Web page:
7 – Not having a meal plan and grocery budget
Let’s talk about meal plans and grocery budgets! This is a great way to waste money by not pre-planning your meals and having a budget for groceries. Meal planning helps you plan ahead so that you know what ingredients to buy, which can help lower the cost of groceries as you don’t have to make impulse purchases or buy things that go off too quickly. By setting yourself an inexpensive grocery budget, you can buy only what you need, try your best to resist those impulse purchases near the checkout or at the end of aisles (yes, I have to practice this too), and buy only what you need.
You can also save money by buying in bulk, as explained in my article HERE.
Sometimes shopping online, or choosing click and collect can be better for this – while you may have to pay a delivery fee, you can avoid those in-store spontaneous purchases.
8 – Having an expensive hobby
Motorsport, Aviation and SCUBA diving are all expensive hobbies I have that can become wasteful if you let them. Having said that, having an expensive hobby doesn’t necessarily mean you are wasting money – it can be a really enjoyable and rewarding way to spend your time (and the FIRE movement is all about deliberate spending to maximise life enjoyment).
However, if this becomes an obsessive habit that ends up causing financial hardship, or you are clearly overdoing it – then perhaps it’s worth reviewing the cost of your hobby and scaling back accordingly!
As an example, low-cost hobbies I have include cooking, hiking, swimming, camping, gardening and reading. I actually prefer to have a majority of low cost hobbies, but still enjoy the odd scenic flight, motorcycle ride and diving.
9 – Carrying expensive debt
Credit card interest, personal loans and car loans are where most people are spending money and quite frankly, wasting money. Credit card debt and interest for example (as well as credit card fees) can be really costly to service at around 15 to 20% interest. The key is to avoid incurring any unnecessary, high interest debt if possible or at least keep it to a minimum, by creating an emergency fund first and then working on paying off any existing debts you may have (such as your credit card balance). You can read my article on bad Debt HERE.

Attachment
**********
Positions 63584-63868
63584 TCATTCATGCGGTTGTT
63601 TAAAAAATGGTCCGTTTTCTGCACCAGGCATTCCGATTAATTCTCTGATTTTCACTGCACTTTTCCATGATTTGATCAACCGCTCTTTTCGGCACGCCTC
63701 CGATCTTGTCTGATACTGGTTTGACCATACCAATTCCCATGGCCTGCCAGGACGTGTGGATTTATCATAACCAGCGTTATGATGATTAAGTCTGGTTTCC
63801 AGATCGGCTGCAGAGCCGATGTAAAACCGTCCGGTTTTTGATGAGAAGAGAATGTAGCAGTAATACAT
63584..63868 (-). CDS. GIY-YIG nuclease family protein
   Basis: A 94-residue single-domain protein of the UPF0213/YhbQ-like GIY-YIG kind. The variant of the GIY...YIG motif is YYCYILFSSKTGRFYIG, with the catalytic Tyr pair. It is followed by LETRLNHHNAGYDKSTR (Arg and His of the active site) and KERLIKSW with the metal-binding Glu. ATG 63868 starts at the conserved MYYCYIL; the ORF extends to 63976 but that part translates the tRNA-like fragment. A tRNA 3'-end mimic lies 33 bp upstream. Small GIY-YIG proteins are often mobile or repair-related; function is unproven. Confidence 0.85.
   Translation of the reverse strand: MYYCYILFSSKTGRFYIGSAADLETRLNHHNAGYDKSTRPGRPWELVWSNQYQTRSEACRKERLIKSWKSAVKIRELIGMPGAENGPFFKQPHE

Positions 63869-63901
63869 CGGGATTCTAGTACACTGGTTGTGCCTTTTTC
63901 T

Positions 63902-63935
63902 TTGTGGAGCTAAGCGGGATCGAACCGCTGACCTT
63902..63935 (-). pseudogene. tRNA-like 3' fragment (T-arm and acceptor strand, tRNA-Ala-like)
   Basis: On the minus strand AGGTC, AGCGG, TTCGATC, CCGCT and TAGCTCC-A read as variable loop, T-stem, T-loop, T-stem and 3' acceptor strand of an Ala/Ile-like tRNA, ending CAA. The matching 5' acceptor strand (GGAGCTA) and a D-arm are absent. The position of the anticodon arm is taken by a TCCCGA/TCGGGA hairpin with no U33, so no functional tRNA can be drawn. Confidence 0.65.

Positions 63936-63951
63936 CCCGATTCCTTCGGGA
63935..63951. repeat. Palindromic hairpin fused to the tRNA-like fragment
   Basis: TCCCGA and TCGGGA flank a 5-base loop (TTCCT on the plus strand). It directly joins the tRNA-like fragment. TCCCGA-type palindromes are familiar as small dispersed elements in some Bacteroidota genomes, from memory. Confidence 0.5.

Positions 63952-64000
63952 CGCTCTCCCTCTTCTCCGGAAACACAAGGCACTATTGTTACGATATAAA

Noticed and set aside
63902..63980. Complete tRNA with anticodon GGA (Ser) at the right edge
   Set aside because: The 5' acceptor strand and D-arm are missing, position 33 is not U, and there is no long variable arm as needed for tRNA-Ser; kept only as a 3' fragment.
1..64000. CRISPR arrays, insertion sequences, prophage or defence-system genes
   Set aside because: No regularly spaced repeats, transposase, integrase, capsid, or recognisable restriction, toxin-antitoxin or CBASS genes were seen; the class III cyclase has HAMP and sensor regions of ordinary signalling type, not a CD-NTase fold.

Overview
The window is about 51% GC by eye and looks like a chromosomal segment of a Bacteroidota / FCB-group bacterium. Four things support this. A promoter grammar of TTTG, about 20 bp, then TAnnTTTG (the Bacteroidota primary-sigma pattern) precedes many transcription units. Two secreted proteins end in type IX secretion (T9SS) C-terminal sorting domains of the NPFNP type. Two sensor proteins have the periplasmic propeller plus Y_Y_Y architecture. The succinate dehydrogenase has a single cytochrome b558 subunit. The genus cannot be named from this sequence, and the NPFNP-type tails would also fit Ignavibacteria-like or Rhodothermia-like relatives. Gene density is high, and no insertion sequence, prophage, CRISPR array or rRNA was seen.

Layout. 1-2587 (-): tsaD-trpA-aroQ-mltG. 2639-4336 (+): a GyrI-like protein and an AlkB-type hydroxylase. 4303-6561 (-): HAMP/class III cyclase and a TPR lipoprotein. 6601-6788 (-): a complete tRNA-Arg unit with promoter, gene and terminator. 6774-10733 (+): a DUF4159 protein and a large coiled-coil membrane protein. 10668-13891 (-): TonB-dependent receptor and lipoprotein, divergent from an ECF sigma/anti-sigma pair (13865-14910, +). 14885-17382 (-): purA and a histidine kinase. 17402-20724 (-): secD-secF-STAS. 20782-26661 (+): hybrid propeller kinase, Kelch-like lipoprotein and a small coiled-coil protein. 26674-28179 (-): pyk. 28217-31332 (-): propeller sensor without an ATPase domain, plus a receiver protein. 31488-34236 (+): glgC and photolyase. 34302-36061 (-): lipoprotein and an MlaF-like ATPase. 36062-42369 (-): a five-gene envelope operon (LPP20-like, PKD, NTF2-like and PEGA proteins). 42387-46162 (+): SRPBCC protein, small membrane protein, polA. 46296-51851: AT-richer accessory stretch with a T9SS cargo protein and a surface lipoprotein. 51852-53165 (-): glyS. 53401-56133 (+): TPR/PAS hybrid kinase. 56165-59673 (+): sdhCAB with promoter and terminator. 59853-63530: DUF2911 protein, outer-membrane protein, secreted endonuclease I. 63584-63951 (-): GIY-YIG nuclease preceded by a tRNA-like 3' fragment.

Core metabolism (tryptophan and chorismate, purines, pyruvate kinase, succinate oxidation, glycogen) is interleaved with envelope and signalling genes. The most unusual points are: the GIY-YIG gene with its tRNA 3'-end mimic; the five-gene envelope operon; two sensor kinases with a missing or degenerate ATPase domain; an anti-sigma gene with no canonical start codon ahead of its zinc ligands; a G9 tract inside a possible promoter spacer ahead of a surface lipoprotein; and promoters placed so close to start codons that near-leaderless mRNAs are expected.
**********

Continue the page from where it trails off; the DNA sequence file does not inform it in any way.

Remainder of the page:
“There are 13,247,246 credit cards in Australia as of January 2023, netting a national debt accruing interest of $18.3 billion. For many Australians, managing credit and debt through credit cards is a common element of their day-to-day money habits, while for others a few bad mistakes have resulted in a downward debt spiral.”Graham Cooke – finder.com.au/credit-cards/credit-card-statistics
10 – Paying expensive or excessive fees
Investment management fees, bank fees, superannuation fees, extended warranties, insurance fees, and subscription fees can really add up quickly!
Make sure you are aware of the fees associated with any product or service you may be engaging in – often there is a lower cost alternative.
For example, if you were to invest your money: DIY investing platforms such as Pearler allow you to buy index-fund ETFs with amazingly low Management Expense Ratios and very competitive low brokerage fees (under $10), compared to paying a full-service active fund manager.
You can also take a look at any fees you may be paying for cell phone insurance, personal finance advice you may not need, streaming services, overdraft fees, gym membership fees (especially if you don’t go!), ATM fees, credit card monthly fees and even in app purchases!
11 – Paying for unnecessary insurance